The poor cousins in terms of education funding are finally rebelling, reports Lucy Hodges, but is anyone going to help?
Essex has been improving its primary school funding by Pounds 10 million annually in recent years. Spending on primaries is expected to rise by 13.2 per cent between 1992-93 and 1996-97, whereas spending on secondaries will increase by only 3.8 per cent.
The extra cash flowing into primaries is new money, and works out at about Pounds 80 for each pupil. Dave Crosson, headteacher of Bournemouth Park junior, in Southend, believes the change of policy was long overdue. "Primary education has always been a poor relation," he says.
Secondary schools do not need more money per head than primaries, he says. "We need science equipment and we need computers just as they do. And we are woefully understaffed."
Like most other primary schools, Bournemouth Park teachers have no non-contact time so they have to do all curriculum planning, monitoring, and assessment in their spare time. But Mr Crosson draws the line at improving their lot by taking money away from secondaries.
At the local grant-maintained comprehensive, Cecil Jones High, which takes 11-year-olds from Bournemouth Park, headteacher Bob Hellen agrees primary schools are underfunded. But he bristles at the notion that the money should come out of his budget. "Our funding is decreasing," he says. "What we are talking about is new money, not taking away secondary money to give to primaries."
Mr Hellen is worried by funding trends in Essex and thinks the Government should act.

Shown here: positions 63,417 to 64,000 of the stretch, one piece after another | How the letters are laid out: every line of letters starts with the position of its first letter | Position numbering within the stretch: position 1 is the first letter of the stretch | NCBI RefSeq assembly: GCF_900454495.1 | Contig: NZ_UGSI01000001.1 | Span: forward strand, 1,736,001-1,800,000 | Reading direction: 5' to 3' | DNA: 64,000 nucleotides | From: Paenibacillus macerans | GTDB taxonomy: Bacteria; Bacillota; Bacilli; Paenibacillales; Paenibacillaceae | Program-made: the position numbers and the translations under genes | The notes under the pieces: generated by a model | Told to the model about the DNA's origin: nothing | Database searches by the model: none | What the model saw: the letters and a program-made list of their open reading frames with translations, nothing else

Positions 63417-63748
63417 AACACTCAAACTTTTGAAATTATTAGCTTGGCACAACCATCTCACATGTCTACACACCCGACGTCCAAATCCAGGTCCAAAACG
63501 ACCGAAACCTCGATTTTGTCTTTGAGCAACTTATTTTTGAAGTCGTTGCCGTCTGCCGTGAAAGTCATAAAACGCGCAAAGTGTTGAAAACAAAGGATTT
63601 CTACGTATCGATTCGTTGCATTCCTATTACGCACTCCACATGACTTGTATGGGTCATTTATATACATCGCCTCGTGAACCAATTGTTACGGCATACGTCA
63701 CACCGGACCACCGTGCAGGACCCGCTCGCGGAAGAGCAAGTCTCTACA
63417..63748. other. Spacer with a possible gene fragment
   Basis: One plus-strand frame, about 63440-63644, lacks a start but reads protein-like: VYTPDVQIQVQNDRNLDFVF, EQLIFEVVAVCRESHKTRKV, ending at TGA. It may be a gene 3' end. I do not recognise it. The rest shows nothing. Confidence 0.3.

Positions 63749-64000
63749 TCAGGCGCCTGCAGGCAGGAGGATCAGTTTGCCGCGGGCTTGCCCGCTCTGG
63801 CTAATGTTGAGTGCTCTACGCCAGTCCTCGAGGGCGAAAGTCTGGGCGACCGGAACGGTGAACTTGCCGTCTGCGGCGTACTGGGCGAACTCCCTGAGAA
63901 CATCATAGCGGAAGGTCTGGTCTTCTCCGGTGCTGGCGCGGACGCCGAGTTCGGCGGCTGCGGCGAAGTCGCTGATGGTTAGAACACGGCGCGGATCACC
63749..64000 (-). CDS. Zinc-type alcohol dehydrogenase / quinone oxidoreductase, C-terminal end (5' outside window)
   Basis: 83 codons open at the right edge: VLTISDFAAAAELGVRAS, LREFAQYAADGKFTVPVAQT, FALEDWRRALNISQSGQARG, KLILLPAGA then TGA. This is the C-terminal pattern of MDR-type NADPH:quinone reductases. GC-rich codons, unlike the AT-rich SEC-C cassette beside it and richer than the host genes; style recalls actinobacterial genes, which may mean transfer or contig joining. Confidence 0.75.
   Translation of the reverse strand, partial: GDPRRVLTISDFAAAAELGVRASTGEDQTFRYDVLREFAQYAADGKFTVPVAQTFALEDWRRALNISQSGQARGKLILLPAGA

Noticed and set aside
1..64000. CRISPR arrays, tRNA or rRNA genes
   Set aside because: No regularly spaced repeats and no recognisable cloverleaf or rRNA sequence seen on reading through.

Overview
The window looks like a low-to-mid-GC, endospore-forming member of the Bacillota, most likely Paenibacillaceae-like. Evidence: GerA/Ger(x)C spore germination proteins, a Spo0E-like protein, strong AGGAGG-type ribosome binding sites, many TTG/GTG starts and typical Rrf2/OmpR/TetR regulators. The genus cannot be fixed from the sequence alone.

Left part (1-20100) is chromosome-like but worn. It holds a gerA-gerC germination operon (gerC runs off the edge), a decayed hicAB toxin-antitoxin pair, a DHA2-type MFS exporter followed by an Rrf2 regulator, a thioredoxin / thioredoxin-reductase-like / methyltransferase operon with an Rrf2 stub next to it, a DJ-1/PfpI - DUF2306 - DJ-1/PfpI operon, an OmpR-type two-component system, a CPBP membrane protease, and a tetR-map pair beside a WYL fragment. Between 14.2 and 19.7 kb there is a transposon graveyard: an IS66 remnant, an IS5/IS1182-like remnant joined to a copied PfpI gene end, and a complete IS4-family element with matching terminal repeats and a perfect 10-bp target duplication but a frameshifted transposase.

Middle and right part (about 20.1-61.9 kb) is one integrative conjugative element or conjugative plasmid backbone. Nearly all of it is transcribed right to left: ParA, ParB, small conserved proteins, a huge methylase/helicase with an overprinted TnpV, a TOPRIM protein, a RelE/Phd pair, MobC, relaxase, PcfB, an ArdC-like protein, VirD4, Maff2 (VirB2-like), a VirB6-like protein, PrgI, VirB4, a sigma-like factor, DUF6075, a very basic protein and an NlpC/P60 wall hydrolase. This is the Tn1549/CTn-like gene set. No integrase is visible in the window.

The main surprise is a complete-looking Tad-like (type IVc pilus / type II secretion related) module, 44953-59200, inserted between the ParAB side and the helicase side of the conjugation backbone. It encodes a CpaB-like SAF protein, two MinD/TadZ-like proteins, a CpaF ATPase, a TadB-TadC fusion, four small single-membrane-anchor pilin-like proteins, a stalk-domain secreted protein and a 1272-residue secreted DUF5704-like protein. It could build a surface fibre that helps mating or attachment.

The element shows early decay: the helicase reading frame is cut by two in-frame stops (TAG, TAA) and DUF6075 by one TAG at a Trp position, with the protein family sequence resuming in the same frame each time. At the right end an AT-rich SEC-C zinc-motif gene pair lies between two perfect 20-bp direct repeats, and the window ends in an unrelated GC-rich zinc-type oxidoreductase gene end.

In fact, the funding switch simply brings Essex up to the national average level for primary schools. This year the county is spending Pounds 1,160 on 10-year-olds at the top of primary school this year, and Pounds 1,589 on 11-year-olds at the bottom of secondary school, a gap of Pounds 429.
But, the county is caught by the Government's common funding formula which ring-fences money for secondary education in authorities with a large proportion of grant-maintained schools, making it more difficult to shift cash to primaries.
Some critics of the Government argue that this formula will help to reverse the slow tilt in spending toward primaries because it will reduce the amount of discretionary money some authorities have to play with.
As Julia Bennett, of the Association of Metropolitan Authorities, put it: "It does jeopardise primary budgets where the common funding formula requires authorities to maintain expenditure on secondary schools."
Tony Travers of the London School of Economics agrees. Primaries in some authorities may lose out as a result of a formula intended to protect GM schools, he says. "I have no doubt the results will be as the AMA suggests. "